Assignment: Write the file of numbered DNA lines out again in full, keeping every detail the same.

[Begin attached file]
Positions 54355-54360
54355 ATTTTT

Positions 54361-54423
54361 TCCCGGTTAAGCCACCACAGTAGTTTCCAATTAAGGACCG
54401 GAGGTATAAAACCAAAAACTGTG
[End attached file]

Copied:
Positions 54355-54360
54355 ATTTTT

Positions 54361-54423
54361 TCCCGGTTAAGCCACCACAGTAGTTTCCAATTAAGGACCG
54401 GAGGTATAAAACCAAAAACTGTG